A short story goes viral

Very thgt provoking..what seems like a fad today was the way to live…where did we go wrong 😦

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Checking out at the supermarket recently, the young cashier suggested I should bring my own bags because plastic bags weren’t good for the environment. I apologized and explained, “We didn’t have this green thing back in my earlier days“.

The clerk responded, “That’s our problem today. Your generation did not care enough to save our environment for future generations“.

She was right about one thing–our generation didn’t have the green thing in “Our” day. So what did we have back then? After some reflection and soul-searching on “Our” day, here’s what I remembered we did have….
Back then, we returned milk bottles, pop bottles and beer bottles to the store. The store sent them back to the plant to be washed and sterilized and refilled, so it could use the same bottles repeatedly. So they really were recycled. But we didn’t have the green thing back in our day.
We walked up stairs, because we didn’t have an escalator in every store and office building. We walked to the grocery store and didn’t climb into a 300-horsepower machine every time we had to go two blocks. But she was right. We didn’t have the green thing in our day.

Back then, we washed the baby’s nappies because we didn’t have the throw-away kind. We dried clothes on a line, not in an energy gobbling machine burning up 240 volts — wind and solar power really did dry our clothes back in our early days. Kids got hand-me-down clothes from their brothers or sisters, not always brand-new clothing. But that young lady is right. We didn’t have the green thing back in our day.

Back then, we had one TV, or radio, in the house — not a TV in every room. And the TV had a small screen the size of a handkerchief (remember them?), not a screen the size of Wales. In the kitchen, we blended & stirred by hand because we didn’t have electric machines to do everything for us. When we packaged a fragile item to send in the mail, we used wadded up old newspapers to cushion it, not Styrofoam or plastic bubble wrap.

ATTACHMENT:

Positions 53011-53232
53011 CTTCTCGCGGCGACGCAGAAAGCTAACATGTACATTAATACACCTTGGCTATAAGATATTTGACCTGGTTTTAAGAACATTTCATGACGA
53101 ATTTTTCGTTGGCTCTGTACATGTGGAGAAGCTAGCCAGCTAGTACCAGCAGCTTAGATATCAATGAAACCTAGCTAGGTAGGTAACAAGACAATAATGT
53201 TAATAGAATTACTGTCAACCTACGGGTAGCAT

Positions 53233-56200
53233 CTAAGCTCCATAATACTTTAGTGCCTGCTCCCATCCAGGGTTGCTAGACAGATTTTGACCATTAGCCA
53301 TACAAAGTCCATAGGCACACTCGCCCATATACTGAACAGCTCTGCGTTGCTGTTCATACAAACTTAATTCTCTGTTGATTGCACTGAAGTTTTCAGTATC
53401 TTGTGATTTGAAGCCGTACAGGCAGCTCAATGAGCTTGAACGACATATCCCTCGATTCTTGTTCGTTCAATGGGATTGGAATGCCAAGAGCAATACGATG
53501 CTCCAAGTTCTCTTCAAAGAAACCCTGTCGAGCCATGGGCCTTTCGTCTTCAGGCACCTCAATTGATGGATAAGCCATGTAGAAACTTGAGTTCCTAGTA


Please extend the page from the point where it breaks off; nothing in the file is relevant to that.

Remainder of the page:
Back then, we didn’t fire up an engine and burn petrol just to cut the lawn. We used a push mower that ran on human power. We exercised by working so we didn’t need to go to a health club to run on treadmills that operate on electricity. But she’s right. We didn’t have the green thing back then.
We drank from a water fountain when we were thirsty instead of using a cup or a plastic bottle every time we had a drink of water. We refilled writing pens with ink instead of buying a new pen, and we replaced the razor blades in a razor instead of throwing away the whole razor just because the blade got dull. But we didn’t have the green thing back then.

Back then, people took the bus, and kids rode their bikes to school or walked instead of turning their mums into a 24-hour taxi service. We had one electrical outlet in a room, not an entire bank of sockets to power a dozen appliances. And we didn’t need a computerized gadget to receive a signal beamed from satellites 2,000 miles out in space in order to find the nearest pizza joint.

But isn’t it sad the current generation laments how wasteful we old folks were just because we didn’t have the green thing back then?




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Creating awareness ~ in style

(click on the pic for a larger version)

source: link

This amazing picture is a view of the swimming pool at Bhakti Par in Mumbai, India. The eye-catching
swimming pool has been built to raise awareness about the threat of sea level rises as a result of global warming. It was constructed by attaching a giant aerial photograph of the New York City skyline to the floor of the pool.

Conceived by: Ogilvy & Mather
Commissioned by: HSBC to promote its £50million project tackling climate change.
How they did it
O&G team used an aerial shot of a city to the base of a swimming pool.The pool gives a shocking view of a city submerged in water. A sunken city view was to drive home the impact of global warming, and how it could destroy our world someday soon.

What better way to create awareness about rising sea levels and the imapct of global warming. Melting glaciers and north pole issues are not only a threat to polar bears but will take us down too

Eco friendly wireless mouse